Objective: Immunoassays of steroids are still used in the diagnosis and biochemical monitoring of patients with congenital adrenal hyperplasia due to 21-hydroxylase deficiency (21 OHD). However, high levels of steroid intermediates can promote cross-reactivity between steroids giving rise to falsely elevated levels.
Design: Fifty-nine patients with classic 21OHD (38 women) were studied. Blood samples were collected in the morning after overnight medication fasting. Immunoassay and liquid chromatography-tandem mass spectrometry (LC-MS/MS) quantitation of the following steroids were performed: 17OH-progesterone (17OH), 21-deoxycortisol (21DF, an 11-hydroxylated derivative of 17OHP), 11-deoxycortisol, testosterone and androstenedione.
Results: Concentrations of testosterone, androstenedione and 17OHP were lower when measured with LC-MS/MS compared with immunoassays, with exception of testosterone levels in men. Testosterone results differed by 30.0% in females and only a small difference in men (+1.1%). The difference was even larger for androstenedione (31.3%) and 17OHP (57.0%).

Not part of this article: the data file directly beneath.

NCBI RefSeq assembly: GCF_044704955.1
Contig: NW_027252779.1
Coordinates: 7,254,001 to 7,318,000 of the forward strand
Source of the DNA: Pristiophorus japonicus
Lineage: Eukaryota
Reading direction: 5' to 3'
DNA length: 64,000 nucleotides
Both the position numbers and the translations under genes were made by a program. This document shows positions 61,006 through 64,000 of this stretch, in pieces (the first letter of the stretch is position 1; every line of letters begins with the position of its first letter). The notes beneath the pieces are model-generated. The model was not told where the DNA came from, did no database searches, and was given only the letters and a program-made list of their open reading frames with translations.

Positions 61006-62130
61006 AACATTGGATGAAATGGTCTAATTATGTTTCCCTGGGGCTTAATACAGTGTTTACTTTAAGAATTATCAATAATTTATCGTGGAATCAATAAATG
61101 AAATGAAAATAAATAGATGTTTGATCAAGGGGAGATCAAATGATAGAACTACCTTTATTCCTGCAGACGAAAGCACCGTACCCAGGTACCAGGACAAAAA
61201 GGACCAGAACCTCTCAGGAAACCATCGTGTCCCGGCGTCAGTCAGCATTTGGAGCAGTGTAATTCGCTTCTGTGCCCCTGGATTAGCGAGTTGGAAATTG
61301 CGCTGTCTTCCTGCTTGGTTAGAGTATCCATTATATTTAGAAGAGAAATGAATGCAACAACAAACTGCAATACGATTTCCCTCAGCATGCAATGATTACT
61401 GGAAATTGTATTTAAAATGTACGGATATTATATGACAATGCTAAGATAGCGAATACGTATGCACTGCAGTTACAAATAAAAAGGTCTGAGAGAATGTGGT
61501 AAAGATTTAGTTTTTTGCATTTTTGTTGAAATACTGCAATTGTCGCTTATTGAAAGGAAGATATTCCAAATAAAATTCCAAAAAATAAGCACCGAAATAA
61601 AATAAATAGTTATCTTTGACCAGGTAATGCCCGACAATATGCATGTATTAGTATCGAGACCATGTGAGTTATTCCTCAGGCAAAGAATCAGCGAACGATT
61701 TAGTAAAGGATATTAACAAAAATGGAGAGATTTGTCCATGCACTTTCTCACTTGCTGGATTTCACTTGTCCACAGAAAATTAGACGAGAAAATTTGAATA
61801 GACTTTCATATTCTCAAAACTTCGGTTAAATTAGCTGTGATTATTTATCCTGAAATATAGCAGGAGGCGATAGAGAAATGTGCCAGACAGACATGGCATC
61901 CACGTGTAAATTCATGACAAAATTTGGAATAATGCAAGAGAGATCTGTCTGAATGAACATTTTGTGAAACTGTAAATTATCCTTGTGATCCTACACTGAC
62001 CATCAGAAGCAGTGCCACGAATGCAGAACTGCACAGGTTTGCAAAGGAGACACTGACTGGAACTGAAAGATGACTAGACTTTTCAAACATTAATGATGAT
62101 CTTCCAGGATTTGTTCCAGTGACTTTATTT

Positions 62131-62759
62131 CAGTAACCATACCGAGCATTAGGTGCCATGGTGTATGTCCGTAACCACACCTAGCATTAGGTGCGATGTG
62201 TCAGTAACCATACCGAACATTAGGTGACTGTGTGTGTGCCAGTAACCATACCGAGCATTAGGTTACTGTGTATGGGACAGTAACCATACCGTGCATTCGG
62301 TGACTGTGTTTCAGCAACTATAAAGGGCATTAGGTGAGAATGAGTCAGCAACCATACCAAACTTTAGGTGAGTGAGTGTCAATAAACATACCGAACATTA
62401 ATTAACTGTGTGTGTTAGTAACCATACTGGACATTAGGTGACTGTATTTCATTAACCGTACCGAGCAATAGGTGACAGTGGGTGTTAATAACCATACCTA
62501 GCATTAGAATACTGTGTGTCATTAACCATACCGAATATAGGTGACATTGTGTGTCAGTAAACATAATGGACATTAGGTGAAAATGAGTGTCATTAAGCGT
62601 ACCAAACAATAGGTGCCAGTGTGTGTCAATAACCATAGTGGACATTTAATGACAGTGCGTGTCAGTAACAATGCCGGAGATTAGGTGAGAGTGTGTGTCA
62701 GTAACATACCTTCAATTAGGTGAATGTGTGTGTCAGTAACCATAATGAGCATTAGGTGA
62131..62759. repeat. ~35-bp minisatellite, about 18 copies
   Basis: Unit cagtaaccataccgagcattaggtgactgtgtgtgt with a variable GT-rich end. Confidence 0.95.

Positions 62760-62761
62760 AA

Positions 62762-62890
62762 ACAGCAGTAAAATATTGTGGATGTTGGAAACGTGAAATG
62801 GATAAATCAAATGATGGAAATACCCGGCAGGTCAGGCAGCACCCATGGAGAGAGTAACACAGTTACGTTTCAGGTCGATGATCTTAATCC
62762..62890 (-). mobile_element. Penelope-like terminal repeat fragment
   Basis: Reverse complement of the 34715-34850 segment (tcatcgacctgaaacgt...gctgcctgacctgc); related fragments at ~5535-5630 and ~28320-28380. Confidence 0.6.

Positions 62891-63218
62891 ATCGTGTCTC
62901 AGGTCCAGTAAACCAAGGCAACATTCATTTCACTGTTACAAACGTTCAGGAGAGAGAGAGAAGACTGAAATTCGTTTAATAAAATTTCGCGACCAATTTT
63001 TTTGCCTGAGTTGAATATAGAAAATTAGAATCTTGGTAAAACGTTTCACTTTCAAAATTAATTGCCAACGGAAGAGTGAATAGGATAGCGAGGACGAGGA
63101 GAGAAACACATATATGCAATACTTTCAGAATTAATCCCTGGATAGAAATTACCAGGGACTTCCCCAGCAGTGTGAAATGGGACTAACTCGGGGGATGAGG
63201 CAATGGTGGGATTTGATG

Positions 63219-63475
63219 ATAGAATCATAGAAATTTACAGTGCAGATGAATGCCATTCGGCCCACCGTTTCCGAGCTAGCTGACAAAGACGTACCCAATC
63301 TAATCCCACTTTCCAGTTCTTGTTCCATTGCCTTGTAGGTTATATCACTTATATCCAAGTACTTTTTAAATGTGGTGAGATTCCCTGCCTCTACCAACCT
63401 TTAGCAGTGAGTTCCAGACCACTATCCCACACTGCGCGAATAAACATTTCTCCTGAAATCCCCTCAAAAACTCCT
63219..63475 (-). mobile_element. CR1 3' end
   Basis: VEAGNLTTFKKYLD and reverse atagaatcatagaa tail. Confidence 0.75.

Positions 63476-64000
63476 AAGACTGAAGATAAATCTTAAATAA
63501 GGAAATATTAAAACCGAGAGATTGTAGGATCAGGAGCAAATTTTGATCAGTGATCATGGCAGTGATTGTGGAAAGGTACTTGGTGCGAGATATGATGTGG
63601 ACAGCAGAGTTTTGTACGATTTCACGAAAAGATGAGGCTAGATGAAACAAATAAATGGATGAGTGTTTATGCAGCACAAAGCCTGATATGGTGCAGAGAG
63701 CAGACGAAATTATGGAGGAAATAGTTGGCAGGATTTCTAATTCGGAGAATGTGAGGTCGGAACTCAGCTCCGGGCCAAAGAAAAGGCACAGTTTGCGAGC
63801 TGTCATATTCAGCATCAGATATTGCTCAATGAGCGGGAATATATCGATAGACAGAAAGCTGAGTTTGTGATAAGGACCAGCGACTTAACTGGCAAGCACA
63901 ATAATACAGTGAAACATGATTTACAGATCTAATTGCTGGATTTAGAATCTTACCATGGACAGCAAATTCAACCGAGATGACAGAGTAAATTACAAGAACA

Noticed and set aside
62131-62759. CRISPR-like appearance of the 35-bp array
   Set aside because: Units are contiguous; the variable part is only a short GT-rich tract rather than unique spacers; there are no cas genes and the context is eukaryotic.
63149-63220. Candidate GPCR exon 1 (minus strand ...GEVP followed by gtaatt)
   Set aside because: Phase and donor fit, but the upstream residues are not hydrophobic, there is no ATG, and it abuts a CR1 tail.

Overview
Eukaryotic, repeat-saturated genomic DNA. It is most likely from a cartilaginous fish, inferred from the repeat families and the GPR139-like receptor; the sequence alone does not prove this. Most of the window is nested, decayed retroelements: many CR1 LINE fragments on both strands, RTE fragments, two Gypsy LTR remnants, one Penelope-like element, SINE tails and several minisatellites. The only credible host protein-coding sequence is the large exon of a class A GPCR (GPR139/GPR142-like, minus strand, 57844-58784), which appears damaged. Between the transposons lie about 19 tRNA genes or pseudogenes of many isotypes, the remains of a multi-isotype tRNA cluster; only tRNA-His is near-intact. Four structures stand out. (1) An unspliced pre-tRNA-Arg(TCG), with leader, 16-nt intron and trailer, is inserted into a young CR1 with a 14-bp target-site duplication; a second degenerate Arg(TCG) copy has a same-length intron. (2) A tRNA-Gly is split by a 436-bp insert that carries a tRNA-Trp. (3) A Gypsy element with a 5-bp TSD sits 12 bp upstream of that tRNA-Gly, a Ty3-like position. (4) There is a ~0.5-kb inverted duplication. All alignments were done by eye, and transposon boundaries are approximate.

The correlation between 21DF and 17OHP was good (r=0.87), but three patients did not have measurable 21DF which indicate that 21DF is not superior to 17OHP to monitor replacement therapy. Subjects with no enzyme activity had significantly lower mean 11-deoxycortisol concentrations compared with subjects with severe enzyme failure, analyzed by LC-MS/MS. Levels of other steroid hormones did not differ significantly between the genotypes and methods.
Conclusions: LC-MS/MS is superior to immunoassays in monitoring patients with 21-OHD on corticosteroid replacement therapy as they are more specific and can be multiplexed. Immunoassays seems to overestimate high levels of 17OHP and androstenedione considerably.
20 - 23 May 2017
European Society of Endocrinology